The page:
The tremor registered 6.2 on the Richter scale when it struck at lunchtime on Saturday near a stretch of the Great Wall 150 miles north of Peking. There was no reported damage to the wall, but more than 44,000 people in dozens of villages were left homeless after their simple brick houses collapsed. Rough and hilly terrain was making it difficult for relief supplies to be brought in, officials said.
A rescue effort was mounted to supply clothing, medicines, and food, with the Chinese military drafted in to help. The official Xinhua news agency said 1,252 of the injured were seriously hurt. In four townships along the border between Zhangbei and Shangyi counties, 80 per cent of houses were flattened, said Huangfu Qing, a seismologist co-ordinating rescue work from Zhangjiakou, the largest city near the quake-hit area.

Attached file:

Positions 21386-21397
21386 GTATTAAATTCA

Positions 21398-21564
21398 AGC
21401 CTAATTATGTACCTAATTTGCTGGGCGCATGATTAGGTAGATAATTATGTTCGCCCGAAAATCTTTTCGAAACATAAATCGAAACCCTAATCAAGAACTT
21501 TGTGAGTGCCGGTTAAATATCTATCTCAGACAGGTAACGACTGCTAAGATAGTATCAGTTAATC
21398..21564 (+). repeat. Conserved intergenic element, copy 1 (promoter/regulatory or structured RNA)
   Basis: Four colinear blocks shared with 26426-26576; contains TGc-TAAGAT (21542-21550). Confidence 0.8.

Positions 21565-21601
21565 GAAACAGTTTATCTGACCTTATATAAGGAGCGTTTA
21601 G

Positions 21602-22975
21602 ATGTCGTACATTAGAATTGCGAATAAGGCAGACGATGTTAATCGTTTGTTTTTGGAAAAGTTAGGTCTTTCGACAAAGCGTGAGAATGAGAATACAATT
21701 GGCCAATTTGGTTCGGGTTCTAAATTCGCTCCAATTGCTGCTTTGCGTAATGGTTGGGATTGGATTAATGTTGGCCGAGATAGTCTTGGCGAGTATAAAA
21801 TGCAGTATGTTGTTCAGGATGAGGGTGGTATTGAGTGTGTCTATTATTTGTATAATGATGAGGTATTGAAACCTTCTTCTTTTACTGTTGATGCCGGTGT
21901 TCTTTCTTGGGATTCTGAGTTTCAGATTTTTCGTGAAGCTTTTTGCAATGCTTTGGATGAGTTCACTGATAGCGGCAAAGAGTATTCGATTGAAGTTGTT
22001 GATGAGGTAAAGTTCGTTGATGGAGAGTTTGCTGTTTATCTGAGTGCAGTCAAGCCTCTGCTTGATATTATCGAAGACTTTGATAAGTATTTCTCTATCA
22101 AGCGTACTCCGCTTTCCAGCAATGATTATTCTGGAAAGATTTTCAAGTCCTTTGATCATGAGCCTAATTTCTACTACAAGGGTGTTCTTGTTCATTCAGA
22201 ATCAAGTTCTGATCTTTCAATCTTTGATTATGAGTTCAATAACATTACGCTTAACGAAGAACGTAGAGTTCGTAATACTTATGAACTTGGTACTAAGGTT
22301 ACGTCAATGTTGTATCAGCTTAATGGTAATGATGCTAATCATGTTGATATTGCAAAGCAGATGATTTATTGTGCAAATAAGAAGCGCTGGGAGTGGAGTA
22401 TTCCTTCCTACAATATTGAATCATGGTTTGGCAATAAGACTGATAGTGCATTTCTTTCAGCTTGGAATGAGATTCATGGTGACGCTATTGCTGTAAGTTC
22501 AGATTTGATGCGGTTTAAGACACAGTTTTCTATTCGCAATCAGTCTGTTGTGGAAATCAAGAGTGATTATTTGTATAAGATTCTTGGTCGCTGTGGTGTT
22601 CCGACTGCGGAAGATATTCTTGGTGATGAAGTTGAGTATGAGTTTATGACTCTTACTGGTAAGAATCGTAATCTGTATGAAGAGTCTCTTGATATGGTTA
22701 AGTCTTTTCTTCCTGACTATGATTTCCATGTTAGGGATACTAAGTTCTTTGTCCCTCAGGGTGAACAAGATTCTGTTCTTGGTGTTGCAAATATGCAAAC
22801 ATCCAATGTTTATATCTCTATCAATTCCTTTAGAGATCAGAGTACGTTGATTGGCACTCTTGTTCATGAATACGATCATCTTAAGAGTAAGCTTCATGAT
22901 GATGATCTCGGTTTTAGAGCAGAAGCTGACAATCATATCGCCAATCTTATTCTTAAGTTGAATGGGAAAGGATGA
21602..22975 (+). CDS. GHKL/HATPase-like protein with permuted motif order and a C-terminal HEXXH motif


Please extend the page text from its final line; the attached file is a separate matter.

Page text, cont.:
At one hospital in Zhangbei, near the epicentre, injured people lay motionless in beds or sat hooked up to drips in corridors. A doctor at the hospital, which took in 102 patients, said people were squashed by falling debris, burned by fires triggered by the quake, and scalded by stoves.
The Chinese media reported the incident, but foreign journalists were kept out at road blocks. State-run television, anxious to quell any panic in the capital, quoted government seismologists as saying there would be no more major quakes and Peking would not be affected. People living in tall buildings in Peking said they had felt Saturday's quake.
Many in this part of China remember the July 1976 earthquake in Tangshan. It officially killed 240,000, but the death toll is believed to have been far higher.
- Teresa Poole, PekingReuse content